The Cost-Benefit of Cutting Disaster Risk

A future-looking report hits the resilience scene in August that underscores why preparing our communities for disruptions and disasters has become more important than ever, and how much resilience planning may save us in money, human effort, and lives disrupted or lost.

Packed with facts and figures, the “Global Assessment Report 2013” makes a great case for taking some of the trillions of dollars businesses are and will be investing in “hazard-exposed regions” around the world, and dedicating them to resilience. With hundreds of billions of dollars in direct disaster losses already recorded since 1981, resilience should be seen less as much a cost , states the report, and more as an opportunity to gain competitive advantage, ensure long-term business sustainability, and drive government spending on disaster risk reduction.

This year’s GAR release includes a fantastic stand-alone app for iPad, GAR for Tangible Earth (GfT). The free app enables users to explore and create different risk scenarios, compare water, weather, geological, and human activity data sets, and explore “good practices” in resilience.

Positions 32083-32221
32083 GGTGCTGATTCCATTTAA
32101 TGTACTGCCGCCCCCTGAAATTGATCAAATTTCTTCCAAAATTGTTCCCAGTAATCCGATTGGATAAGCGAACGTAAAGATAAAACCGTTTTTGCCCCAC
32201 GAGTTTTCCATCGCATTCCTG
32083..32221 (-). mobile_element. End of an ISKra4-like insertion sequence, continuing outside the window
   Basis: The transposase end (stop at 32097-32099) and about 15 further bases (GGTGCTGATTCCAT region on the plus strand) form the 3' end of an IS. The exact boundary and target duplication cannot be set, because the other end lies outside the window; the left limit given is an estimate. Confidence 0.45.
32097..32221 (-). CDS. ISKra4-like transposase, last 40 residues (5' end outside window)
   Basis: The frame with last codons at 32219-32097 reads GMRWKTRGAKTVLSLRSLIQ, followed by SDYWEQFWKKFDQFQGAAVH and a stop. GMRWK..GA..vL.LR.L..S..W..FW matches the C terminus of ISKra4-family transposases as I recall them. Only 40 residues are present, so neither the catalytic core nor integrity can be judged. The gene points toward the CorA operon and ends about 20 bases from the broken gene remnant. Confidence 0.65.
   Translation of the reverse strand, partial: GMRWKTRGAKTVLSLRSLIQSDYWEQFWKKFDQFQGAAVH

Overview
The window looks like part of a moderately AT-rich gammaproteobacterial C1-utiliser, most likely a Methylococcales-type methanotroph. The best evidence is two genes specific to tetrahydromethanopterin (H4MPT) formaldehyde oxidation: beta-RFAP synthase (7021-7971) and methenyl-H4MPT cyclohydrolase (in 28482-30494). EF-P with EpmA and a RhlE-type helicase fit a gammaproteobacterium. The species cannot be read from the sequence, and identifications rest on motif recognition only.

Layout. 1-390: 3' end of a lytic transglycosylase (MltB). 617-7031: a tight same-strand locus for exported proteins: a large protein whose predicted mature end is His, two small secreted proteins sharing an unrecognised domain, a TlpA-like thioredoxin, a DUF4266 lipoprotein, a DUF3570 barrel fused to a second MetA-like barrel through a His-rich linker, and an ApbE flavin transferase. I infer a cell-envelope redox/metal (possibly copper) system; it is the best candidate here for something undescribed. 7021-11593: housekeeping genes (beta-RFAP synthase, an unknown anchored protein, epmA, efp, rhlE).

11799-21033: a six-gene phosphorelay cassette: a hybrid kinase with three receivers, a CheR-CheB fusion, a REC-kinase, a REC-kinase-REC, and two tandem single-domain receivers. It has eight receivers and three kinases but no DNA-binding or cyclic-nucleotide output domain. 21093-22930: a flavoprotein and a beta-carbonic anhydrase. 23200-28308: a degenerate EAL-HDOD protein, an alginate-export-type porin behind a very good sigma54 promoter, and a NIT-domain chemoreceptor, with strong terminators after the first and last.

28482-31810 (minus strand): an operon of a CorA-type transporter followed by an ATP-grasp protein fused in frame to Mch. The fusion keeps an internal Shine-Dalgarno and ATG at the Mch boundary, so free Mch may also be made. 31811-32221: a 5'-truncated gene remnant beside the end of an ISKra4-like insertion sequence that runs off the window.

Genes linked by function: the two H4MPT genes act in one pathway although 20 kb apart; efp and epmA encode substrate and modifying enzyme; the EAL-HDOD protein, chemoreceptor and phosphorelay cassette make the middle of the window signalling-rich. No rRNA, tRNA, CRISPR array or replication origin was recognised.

The most amazing thing about the already-impressive GfT is that via the Tangible Earth platform, environmental data are updated hourly, including “near-real time weather…climate variations and “global warming” indicators, geological data such as earthquake and tsunami updates,” and even biosphere data such as animal migrations, air pollution circulation, and urbanization. These bring the app’s disaster scenarios and resilience contingencies out of the academy and into the real world, even at tablet scale.